- The Washington Times - Wednesday, February 13, 2002

D.C. Mayor Anthony A. Williams yesterday said he wants the District's electronic traffic camera program to have less emphasis on revenue especially for Affiliated Computer Services Inc., the Dallas-based company operating the cameras.
"We ought to structure the system to ensure there is no windfall," Mr. Williams said on WTOP Radio yesterday. "None of us wants to see that from this activity."
Nevertheless, like members of the D.C. Council, Mr. Williams has been unmoved by the growing unpopularity of the cameras, and he wants to keep them.
The cameras, he says, are needed to "calm" traffic on neighborhood streets. He says he doesn't want the revenue provided for in the current contract to lead to a conflict of interest for Affiliated Computer Services Inc., which operates the city's 37 red-light and five photo-radar cameras.
Since the installation of the photo-radar cameras in August, the District has issued more than 160,000 speeding citations. The city has collected $5,326,922 in fines; more than $2.1 million of that has gone to the Texas company, which collects $29 for every speeding ticket paid. The revenue has far exceeded expectations.
D.C. Council members Linda W. Cropp and Jack Evans criticized the program in separate interviews with The Washington Times in the past week, Mr. Evans suggesting repeal of the photo-radar camera enforcement program.
Mr. Williams, speaking to WTOP Radio interviewers from Salt Lake City, where he was attending the Olympic Games, said he would work with the council to eliminate "bugs" in the system, but he cited the demands of hundreds of residents to slow traffic on municipal streets.
The mayor said he heard no complaints about the cameras at the Ward 3 Traffic Summit two weeks ago.
"I didn't receive one complaint about the enforcement there, but that doesn't mean there aren't concerns about fairness," said Mr. Williams, a Democrat. "Whatever devices we use have to be done fair and they have got to be done right, but we have to make sure we are calming the traffic in our residential neighborhoods."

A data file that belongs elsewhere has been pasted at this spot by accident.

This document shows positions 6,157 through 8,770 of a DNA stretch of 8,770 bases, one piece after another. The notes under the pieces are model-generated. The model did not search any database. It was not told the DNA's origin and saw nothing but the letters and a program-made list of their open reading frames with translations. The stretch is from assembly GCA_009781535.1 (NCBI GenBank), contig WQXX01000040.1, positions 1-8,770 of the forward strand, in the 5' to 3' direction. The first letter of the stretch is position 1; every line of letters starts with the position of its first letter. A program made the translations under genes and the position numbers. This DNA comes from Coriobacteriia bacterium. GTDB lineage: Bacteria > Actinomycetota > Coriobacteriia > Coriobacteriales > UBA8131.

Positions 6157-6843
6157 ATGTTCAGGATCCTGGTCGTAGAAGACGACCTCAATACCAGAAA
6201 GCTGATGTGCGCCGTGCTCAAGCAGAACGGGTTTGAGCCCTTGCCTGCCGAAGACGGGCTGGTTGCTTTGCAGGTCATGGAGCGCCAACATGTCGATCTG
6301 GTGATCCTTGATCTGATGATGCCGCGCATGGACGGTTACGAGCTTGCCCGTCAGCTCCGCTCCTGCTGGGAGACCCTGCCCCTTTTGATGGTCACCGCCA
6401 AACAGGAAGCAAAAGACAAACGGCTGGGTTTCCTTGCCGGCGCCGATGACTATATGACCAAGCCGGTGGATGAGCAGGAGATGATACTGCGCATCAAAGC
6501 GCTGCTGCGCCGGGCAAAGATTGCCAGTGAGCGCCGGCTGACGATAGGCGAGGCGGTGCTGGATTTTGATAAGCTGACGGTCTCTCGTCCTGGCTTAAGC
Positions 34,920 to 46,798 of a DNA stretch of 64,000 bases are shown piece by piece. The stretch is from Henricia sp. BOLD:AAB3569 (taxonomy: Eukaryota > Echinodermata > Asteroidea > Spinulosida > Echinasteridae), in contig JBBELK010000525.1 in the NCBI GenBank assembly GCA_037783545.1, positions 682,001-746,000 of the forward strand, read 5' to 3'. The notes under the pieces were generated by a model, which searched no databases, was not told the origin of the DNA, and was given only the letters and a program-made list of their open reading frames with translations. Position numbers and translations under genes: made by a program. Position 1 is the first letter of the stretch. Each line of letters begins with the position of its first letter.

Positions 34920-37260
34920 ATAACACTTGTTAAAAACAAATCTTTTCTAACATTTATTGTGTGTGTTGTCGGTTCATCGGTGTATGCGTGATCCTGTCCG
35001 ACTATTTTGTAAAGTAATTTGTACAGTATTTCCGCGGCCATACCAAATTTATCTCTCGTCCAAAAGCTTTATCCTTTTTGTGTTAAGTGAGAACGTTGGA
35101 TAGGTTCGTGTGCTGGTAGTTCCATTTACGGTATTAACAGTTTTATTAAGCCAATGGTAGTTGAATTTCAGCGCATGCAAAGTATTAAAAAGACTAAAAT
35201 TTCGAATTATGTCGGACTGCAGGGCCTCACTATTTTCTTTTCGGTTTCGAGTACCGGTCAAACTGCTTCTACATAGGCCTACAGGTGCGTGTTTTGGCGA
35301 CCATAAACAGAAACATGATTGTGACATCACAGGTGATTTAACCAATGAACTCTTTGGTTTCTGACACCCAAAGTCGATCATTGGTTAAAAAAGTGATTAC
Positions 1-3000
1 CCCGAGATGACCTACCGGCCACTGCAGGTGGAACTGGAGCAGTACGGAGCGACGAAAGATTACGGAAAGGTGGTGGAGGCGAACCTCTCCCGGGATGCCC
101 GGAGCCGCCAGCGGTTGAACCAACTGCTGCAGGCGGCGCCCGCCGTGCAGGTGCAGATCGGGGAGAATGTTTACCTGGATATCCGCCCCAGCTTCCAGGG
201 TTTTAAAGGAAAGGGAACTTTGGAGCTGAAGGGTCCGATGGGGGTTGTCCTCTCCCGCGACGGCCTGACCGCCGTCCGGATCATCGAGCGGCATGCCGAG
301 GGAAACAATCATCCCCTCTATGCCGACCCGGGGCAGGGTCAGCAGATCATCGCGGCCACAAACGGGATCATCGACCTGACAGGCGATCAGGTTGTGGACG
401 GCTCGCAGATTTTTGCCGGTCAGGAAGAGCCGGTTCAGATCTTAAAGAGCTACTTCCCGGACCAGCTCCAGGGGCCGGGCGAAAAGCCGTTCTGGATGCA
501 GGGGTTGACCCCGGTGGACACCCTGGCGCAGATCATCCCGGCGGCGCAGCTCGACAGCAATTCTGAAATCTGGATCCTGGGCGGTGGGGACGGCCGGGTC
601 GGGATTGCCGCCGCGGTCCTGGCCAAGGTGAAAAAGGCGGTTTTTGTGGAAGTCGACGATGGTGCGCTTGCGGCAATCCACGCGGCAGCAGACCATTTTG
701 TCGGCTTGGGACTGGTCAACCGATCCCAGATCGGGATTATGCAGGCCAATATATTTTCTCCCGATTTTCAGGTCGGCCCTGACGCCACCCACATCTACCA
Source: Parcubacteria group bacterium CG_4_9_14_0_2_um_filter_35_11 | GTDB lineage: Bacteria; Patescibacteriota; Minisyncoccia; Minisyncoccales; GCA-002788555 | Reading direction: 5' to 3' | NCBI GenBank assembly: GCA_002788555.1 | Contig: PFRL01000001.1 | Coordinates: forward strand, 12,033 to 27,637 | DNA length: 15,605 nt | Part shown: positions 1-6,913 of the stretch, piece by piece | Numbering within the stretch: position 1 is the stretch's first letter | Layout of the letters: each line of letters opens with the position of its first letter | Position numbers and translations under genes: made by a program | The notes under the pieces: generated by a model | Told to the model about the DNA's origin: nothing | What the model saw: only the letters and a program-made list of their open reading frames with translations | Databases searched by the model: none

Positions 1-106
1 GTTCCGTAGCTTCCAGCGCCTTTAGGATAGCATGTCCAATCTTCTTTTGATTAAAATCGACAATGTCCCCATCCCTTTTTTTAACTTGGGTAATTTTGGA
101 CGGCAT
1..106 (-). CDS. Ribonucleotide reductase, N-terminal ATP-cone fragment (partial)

Mr. Evans, Ward 2 Democrat, questioned the fairness of the program and the financial incentives for the company last week. "I hate the program," he said. He said there could be some movement "by the council or by me to repeal the [photo-radar] program."
Mrs. Cropp, council chairman, cited concerns that the city was not receiving enough of the revenue. "We need to see if we're giving the company that runs the system too many incentives to make money off of it," she said.
But Mrs. Cropp, at-large Democrat, said she likes the cameras. "I don't want police officers sitting on a corner watching cars go by; I want them in the community."
Other council members have tended to agree more with the chairman.
Critics of the cameras, citing the fact that speeders caught on camera do not get "points" against their driving records, argue that the cameras are installed to generate revenue and that other, less expensive methods would "calm" traffic.
Terrance W. Gainer, executive assistant chief of the Metropolitan Police Department, said the D.C. Office of the Corporation Counsel is writing a new flat-fee contract and some movement is expected in the next two weeks.
"I called the Corporation Counsel to see if they could get the contract done a week earlier," Chief Gainer said in an interview last week.
The legislatures of Virginia and Maryland are considering their uses of traffic cameras. Virginia's Republican-led General Assembly is moving toward eliminating hidden cameras designed to catch red-light runners.
Maryland's House of Delegates is considering legislation to enable municipalities to install the cameras.

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